Key Witnesses Testify In Page Probe

Former House Clerk Jeff Trandahl arrives to testify on Capitol Hill in Washington, Thursday, Oct. 19, 2006 before the House Ethics Committee. (AP Photo/Dennis Cook) AP Photo/Dennis Cook

House Majority Leader John Boehner testified before the House Ethics Committee on Thursday, indicating afterward that he repeated his statements that he had told Speaker Dennis Hastert of Rep. Mark Foley's overly friendly e-mails to a former male page.

Boehner, R-Ohio, would not say what he specifically told the committee behind closed doors, but has publicly quoted Hastert as telling him the complaint "had been taken care of."

"I made myself clear on the record for the last three weeks, and I told the ethics committee today the same thing that I've told many of you," Boehner said.

He appeared after the former clerk of the House testified about his actions regarding Foley's inappropriate conduct with male pages.

Hastert has said he doesn't recall the conversation with Boehner.

Boehner also issued a written statement, saying, "The despicable conduct from Mark Foley outraged all members who have great respect for this institution. Had anyone known about it, we would have moved to expel him from our ranks immediately."

Former House Clerk Jeff Trandahl did not answer reporters' questions as he left the panel's offices after several hours of testimony. His appearance was central to the case, though, since he shouldered day-to-day responsibility for the page program and had confronted Foley last fall about inappropriate e-mails.

"Jeff Trandahl has cooperated fully with the investigation being conducted by the FBI and the ... Committee on Standards. He answered every question asked of him, and stands ready to render additional assistance if needed," Trandahl's attorney, Como Namorato, said in a statement.

Namorato said that Trandahl would not comment while the investigation in ongoing.

At issue in the ethics committee investigation is how the office of Hastert, R-Ill., dealt with the knowledge that Foley, a Florida Republican, was sending inappropriate e-mails to teenage congressional pages. The answers could affect not just Hastert but the prospects for control of the House when voters cast ballots in the Nov. 7 midterm elections.

Sources tell CBS News that Trandahl was expected to say that he kept the speaker's counsel in the loop on all problems relating to pages, reports CBS News correspondent Gloria Borger.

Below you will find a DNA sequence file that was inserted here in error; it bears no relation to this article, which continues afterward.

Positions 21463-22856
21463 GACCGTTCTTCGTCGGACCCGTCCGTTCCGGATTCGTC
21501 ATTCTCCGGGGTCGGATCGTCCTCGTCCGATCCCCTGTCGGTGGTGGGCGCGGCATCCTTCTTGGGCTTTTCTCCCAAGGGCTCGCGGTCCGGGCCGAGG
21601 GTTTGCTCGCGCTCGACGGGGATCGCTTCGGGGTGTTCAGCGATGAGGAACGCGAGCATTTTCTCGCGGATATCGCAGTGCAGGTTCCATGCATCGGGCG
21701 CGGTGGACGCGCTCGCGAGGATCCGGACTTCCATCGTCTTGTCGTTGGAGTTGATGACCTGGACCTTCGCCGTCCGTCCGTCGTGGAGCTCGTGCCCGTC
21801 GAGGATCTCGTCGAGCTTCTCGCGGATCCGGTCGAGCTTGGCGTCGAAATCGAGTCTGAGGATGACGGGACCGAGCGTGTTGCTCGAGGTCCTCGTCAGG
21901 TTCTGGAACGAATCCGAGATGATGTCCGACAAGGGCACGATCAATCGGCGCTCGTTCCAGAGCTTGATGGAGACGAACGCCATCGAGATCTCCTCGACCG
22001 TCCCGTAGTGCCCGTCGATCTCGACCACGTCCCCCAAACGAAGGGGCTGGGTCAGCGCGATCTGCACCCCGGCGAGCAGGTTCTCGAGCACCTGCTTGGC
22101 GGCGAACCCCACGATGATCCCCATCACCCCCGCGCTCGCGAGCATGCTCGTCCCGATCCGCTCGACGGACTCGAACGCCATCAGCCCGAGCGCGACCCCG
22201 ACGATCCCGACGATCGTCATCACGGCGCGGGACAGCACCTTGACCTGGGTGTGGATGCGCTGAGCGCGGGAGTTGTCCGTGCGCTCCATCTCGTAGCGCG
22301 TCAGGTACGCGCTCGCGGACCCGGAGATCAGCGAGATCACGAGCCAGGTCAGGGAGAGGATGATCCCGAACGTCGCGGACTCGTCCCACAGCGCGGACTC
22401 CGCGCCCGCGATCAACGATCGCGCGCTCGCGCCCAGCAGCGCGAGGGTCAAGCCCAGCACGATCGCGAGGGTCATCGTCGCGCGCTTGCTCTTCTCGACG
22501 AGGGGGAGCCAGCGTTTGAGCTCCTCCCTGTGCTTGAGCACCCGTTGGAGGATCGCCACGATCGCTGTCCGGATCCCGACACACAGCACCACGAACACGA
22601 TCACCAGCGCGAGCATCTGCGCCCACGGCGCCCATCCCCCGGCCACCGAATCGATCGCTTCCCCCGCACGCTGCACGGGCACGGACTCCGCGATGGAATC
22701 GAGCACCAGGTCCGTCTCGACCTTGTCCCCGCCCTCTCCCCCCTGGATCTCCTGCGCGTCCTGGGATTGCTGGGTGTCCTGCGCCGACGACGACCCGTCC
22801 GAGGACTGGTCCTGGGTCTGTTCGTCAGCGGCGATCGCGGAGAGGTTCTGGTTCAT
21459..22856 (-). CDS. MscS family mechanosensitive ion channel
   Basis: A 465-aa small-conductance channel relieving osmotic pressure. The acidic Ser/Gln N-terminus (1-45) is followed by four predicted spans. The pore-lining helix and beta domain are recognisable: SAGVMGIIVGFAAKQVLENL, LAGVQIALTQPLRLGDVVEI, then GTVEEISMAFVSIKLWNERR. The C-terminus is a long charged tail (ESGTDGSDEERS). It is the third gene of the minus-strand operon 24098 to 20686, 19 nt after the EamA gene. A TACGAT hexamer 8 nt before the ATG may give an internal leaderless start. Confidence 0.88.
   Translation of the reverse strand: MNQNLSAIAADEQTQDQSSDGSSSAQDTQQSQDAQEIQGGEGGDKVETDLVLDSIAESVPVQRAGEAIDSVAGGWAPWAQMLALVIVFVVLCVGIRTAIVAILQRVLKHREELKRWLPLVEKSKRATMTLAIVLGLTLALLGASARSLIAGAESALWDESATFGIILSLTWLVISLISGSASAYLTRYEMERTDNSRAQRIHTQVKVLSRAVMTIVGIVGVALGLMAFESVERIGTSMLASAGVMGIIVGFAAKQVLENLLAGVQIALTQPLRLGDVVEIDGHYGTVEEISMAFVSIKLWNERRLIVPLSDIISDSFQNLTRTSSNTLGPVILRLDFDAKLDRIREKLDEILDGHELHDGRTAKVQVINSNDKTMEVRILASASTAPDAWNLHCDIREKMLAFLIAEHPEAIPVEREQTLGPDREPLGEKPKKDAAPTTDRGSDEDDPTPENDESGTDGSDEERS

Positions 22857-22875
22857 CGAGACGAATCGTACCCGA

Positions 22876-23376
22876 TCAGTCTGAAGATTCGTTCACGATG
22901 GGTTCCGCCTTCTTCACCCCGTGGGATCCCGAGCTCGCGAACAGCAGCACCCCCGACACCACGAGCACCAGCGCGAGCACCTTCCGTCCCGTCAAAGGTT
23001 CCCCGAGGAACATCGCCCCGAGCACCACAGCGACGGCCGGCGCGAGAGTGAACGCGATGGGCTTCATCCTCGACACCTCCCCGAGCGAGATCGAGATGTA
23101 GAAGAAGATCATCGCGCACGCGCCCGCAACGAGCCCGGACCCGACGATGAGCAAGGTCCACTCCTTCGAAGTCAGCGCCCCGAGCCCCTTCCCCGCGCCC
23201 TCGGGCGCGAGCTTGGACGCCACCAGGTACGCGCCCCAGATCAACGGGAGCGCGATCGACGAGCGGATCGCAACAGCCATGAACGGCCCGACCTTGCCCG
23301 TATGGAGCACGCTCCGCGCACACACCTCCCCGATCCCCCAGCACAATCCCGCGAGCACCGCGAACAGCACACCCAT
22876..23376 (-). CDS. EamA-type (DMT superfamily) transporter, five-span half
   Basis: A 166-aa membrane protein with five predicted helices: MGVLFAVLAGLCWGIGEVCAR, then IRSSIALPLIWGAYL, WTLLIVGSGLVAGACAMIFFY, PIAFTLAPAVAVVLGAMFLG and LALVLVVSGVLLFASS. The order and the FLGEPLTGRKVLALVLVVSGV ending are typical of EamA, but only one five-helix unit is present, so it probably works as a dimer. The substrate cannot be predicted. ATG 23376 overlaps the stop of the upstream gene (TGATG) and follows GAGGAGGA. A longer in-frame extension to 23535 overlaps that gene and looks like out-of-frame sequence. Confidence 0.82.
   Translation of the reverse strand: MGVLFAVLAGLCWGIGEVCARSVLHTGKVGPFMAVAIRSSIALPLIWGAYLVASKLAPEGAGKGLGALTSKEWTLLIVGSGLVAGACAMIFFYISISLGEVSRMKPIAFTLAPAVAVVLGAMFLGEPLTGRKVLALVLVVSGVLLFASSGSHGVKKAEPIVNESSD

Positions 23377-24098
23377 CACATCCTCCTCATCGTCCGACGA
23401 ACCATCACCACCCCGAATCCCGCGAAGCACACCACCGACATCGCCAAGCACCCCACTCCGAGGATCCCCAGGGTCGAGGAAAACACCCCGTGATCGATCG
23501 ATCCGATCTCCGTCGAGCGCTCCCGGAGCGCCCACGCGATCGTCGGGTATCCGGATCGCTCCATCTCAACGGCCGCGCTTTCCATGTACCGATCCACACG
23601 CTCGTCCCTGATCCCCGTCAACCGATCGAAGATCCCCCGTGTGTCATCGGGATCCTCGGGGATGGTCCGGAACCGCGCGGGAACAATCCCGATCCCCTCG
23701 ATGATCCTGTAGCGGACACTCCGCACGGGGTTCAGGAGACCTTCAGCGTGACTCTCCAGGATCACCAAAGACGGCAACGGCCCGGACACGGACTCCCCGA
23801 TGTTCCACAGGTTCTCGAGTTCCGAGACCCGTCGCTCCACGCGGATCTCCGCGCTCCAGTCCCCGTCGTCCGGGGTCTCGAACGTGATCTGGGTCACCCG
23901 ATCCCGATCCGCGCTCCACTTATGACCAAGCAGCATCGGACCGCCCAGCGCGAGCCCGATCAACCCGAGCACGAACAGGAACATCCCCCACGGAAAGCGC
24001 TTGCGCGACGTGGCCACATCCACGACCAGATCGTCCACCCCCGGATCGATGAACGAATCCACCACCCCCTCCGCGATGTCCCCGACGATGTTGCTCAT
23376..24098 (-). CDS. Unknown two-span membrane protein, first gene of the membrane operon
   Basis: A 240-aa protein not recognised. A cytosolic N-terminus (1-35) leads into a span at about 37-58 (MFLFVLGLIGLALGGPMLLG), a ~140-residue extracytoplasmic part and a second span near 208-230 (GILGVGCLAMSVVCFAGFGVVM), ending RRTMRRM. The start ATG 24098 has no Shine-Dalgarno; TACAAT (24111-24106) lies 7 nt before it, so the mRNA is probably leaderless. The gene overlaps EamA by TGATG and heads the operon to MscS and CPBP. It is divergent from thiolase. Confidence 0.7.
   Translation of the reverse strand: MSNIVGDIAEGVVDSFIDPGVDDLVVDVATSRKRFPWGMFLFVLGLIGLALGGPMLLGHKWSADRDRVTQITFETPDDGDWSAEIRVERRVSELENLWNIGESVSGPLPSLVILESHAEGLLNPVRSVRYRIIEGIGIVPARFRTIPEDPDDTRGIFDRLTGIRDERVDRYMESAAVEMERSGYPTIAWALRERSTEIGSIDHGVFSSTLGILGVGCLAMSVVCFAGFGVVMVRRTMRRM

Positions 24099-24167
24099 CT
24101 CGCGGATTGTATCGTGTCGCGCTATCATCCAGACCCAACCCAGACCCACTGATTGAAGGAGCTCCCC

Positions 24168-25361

Trandhal sent red flags over the years to Foley's staff, saying he was "spending too much time doting on the pages." Each time the congressman was told to stop, he denied any inappropriate behavior.

One former aide says: "We always thought it was Mark being Mark. We never thought it would go to the next step. We never thought he would be stupid enough to contact them off campus."

In an internal report released by Hastert, his aides contend that they first learned about Foley's conduct in the fall of 2005, when they became aware of overly friendly e-mails to a former Louisiana page. However, Foley's former top aide said he told Hastert's chief of staff about Foley's conduct in 2002 or 2003.

The speaker's statements conflict with those of Kirk Fordham, Foley's former chief of staff, who said he told Hastert chief of staff Scott Palmer about Foley in 2002 or 2003. Palmer disputed Fordham's version of events.

Trandahl was the official who likely would have known about any problems involving the page program, including improper conduct by pages or improper approaches from lawmakers or House employees. He supervised the program and was on its controlling group, the House Page Board, which consists of three lawmakers, the House clerk and the sergeant at arms.

Foley resigned his seat Sept. 29 after he was confronted with sexually explicit instant messages he sent former male pages, messages far more damaging than those sent the Louisiana page. In that case, Foley asked what the 16-year-old wanted for his birthday and requested a picture.

Foley, 52, has said through his attorney that he is alcoholic, gay and had been molested as a boy by a "clergyman."

Meanwhile, a priest acknowledged he was naked in saunas with Foley decades ago when the former congressman was a boy in Florida, but denied that the two had sex.

The Rev. Anthony Mercieca, 69, speaking from his home on the Maltese island of Gozo, said a report in a Florida newspaper about their encounters was "exaggerated."

"We were friends and trusted each other as brothers and loved each other as brothers," Mercieca said. Asked if their association was sexual, the priest replied: "It wasn't."

Mercieca's comments came after the Sarasota Herald-Tribune published a story describing several encounters in the 1960s that the priest said Foley might perceive as sexually inappropriate. Those included massaging the boy in the nude, skinny-dipping together at a secluded lake in Lake Worth and being nude in the same room on overnight trips.

Trandahl is known to have confronted Foley at least once. The chairman of the Page Board, Rep. John Shimkus, R-Ill., has said publicly that he and Trandahl spoke with Foley in the fall of 2005 after learning — from Hastert's aides — about the e-mails to the former Louisiana page. The boy's parents wanted the contact ended, and Foley promised to comply, Shimkus said.

  • Sean Alfano

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